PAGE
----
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Have you Ever Wondered: Who Behind MoDOT's Highway Messages

SPRINGFIELD, Mo. -- Thousands of miles of highway run every direction across the state of Missouri, getting a message to drivers is easily done with signs.
SPRINGFIELD, Mo. -- Thousands of miles of highway run every direction across the state of Missouri, getting a message to drivers is easily done with signs.

KOLR10's Brett Martin found out that Missouri is unlike any other when it comes some of those phrases lighting up the highways.

Mike Monahan is a truck driver based in Texas.  With hundreds of thousands of miles under his belt, Monahan sees signs over the horizons every day. 
"Yeah but not to the extent that I see here in Missouri."

MoDOT District Traffic Engineer Joe Rickman says the dynamic electric signs in Missouri are controlled in Jefferson City.
"All of the interstates have them and some of the major freeways, we've got them on part 65 and part of US 60 around town as well."

Each month, district offices are given topics to display. "We try to gear those around what other initiatives are going on in the state, whether that is seatbelt awareness, motorcylce awareness, depending on the month of the year," Rickman says.

Its not uncommon to have signs like this one in different states across the country but here in Missouri, Rickman says they come up with creative phrases to catch your attention.

"We are trying to get something instead of just saying don't drink and drive which everybody has heard for 15 or 20 years," Rickman says.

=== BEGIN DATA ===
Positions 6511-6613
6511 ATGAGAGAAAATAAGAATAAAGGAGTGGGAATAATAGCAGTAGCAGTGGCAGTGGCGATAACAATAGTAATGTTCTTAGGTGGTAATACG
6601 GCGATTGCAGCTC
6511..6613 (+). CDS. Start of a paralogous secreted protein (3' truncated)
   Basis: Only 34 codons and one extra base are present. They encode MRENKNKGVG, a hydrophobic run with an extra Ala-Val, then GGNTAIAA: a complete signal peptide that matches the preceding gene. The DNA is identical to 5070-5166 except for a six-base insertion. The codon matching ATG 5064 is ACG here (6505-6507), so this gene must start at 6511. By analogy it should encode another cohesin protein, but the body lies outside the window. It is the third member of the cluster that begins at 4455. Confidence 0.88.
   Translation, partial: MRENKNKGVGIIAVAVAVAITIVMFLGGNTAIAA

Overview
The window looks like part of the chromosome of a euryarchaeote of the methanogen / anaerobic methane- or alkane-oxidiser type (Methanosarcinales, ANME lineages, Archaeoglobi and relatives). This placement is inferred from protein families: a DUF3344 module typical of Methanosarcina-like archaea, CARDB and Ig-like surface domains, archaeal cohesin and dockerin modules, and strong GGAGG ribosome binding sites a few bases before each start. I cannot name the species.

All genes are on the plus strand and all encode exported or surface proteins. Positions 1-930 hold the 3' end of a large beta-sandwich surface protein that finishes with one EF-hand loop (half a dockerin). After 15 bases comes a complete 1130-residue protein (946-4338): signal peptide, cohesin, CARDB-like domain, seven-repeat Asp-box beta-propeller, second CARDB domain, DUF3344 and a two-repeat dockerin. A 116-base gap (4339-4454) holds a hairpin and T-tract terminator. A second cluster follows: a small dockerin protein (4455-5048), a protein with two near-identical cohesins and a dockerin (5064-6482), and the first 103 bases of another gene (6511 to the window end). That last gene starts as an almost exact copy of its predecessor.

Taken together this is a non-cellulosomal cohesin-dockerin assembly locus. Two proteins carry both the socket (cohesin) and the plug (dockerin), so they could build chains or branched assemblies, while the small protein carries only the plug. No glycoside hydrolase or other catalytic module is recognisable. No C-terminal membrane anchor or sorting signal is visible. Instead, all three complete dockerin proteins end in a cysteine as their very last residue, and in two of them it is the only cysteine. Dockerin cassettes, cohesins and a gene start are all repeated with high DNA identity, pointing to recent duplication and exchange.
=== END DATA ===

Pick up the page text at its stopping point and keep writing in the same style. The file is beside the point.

Big rig driver Danny Stella of Michigan says the signs help give them a heads up.   "They are telling you something, watch out for traffic ahead, slow down, they are telling you all kinds of safety things."

And thats what they are designed for first and foremost, says Rickman. "The primary purpose for those boards obviously is for traffic incidents. crashes, things that a driver might unexpectedly run onto in the road or even amber alerts."

After that, Rickman says putting the signs to use is better than sitting there blank.  "All of those are aimed at trying to get you as a driver to take a second, think about what you are doing and hopefully make a better decision."

Rickman says they are able to control the signs with computers in the district offices in case of regional emergencies as well.


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